FYI's (for your information) and

FAQ's (frequently asked questions)

about Neck and Arm Pain

 

 

Do you want general information on neck pain

Do you have numbness, weakness, bladder problems, or bowel problems

Do you have acute neck pain or shooting arm pain

Do you have chronic neck  pain or have been told you need a fusion

Do you have scoliosis

Do you have more questions

More book and web site references.

Or  

 

Neck and arm pain general information.

Neck pain and arm pain definitions.

The word cervicalgia is Latin for  neck pain.  Neck pain sometimes occurs with arm pain.  Radiculopathy is another name for arm  pain.  Radiculopathy is Latin word for a damaged nerve root.  It also implies pain.  The pain usually follows the distribution of the nerve.  The distinction between neck pain and arm pain  is important.  Neck pain is usually due to a bad disc but "arm pain is usually caused by a pinched nerve."  The two can occur together when the damaged disc compresses one of the nerves.  Fixing the damaged disc with usually cure both problems.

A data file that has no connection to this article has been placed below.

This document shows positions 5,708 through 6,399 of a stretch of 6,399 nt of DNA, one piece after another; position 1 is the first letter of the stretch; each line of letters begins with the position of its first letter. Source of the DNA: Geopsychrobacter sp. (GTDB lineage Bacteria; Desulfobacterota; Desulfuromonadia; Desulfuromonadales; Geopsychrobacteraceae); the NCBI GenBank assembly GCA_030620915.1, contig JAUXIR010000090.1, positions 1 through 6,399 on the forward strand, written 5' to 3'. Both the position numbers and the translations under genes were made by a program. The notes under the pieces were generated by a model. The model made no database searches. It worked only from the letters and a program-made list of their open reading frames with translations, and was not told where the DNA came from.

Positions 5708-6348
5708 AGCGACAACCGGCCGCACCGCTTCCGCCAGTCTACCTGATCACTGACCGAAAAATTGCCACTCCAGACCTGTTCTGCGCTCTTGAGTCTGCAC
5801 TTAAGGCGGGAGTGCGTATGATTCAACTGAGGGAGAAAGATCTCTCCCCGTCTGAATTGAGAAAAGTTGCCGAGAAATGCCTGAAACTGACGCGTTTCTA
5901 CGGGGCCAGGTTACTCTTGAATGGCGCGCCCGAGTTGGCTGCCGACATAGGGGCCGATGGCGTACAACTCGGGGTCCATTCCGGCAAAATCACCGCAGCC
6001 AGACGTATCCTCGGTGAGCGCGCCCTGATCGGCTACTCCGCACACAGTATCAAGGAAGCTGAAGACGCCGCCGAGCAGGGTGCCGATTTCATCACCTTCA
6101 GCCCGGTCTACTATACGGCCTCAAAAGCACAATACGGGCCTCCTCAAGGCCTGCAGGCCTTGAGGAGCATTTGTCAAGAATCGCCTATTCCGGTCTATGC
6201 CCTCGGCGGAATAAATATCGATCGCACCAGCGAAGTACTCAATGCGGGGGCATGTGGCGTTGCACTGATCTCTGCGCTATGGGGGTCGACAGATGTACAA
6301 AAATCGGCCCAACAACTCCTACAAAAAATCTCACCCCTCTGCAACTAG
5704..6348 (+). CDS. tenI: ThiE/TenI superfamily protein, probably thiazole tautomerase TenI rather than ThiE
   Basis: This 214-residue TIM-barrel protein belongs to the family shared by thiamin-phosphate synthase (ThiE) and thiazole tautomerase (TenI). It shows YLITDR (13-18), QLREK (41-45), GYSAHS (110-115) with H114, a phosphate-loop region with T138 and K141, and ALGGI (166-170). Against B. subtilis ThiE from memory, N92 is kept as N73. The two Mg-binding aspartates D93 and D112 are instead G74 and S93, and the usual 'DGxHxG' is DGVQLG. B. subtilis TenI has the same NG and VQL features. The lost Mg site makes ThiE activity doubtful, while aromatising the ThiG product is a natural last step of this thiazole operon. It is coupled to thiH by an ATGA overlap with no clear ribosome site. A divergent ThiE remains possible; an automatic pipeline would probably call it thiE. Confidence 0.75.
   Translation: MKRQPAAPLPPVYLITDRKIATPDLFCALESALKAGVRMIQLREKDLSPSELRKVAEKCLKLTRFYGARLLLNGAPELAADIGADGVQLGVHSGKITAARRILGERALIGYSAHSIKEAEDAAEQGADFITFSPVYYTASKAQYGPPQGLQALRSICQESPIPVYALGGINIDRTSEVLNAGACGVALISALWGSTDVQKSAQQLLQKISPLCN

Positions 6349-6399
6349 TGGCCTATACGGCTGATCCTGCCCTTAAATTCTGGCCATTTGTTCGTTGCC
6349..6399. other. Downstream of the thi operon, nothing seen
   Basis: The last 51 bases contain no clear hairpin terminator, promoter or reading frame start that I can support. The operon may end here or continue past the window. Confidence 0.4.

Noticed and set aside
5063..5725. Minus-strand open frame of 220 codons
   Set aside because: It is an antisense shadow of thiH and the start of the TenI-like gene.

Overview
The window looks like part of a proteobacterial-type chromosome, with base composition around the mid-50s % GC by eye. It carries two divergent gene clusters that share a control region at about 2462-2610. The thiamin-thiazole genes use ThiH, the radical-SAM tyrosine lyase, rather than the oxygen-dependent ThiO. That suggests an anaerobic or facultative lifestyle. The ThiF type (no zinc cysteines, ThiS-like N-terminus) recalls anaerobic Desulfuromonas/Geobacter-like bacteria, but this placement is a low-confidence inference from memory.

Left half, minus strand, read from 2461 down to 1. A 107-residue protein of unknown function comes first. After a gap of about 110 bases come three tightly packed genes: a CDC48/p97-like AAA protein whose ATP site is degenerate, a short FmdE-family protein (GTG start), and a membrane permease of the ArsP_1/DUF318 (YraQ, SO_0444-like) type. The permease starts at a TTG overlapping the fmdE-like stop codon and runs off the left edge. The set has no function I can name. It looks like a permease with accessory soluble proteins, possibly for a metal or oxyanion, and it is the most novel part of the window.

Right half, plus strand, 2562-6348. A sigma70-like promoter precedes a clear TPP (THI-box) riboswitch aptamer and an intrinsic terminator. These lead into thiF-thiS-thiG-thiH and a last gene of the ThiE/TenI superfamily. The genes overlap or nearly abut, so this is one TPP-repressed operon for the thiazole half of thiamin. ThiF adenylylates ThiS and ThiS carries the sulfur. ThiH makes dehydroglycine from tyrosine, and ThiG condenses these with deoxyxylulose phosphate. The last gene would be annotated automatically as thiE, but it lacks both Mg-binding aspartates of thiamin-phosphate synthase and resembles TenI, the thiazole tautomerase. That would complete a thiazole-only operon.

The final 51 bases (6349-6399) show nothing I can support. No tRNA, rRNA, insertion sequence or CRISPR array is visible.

The middle portions of the neck bear the most weight and move more than adjacent levels.  Because of this they disc problems are seen first and most commonly at C4-C5, C5-C6, and C6-C7.  After age 30 the center of the disc (the nucleus) begins to shrink and its capsule begins to weaken.  The height of the disc decreases.  this causes an increase in the loading of the other structures in the neck, especially the facet joints.  This is degenerative disc disease (or “DDD”)  or just "wear and tear".  Although the x-ray changes are usually degenerative, the symptoms can be due to injury. 

Disc problems are the leading cause of lower neck pain.  As we age, the problem becomes more common.  Almost everyone over 18 years old has some “wear and tear” in their discs.  With every decade of aging, there is a 10% increase in the probability of having at least one damaged disc in the neck.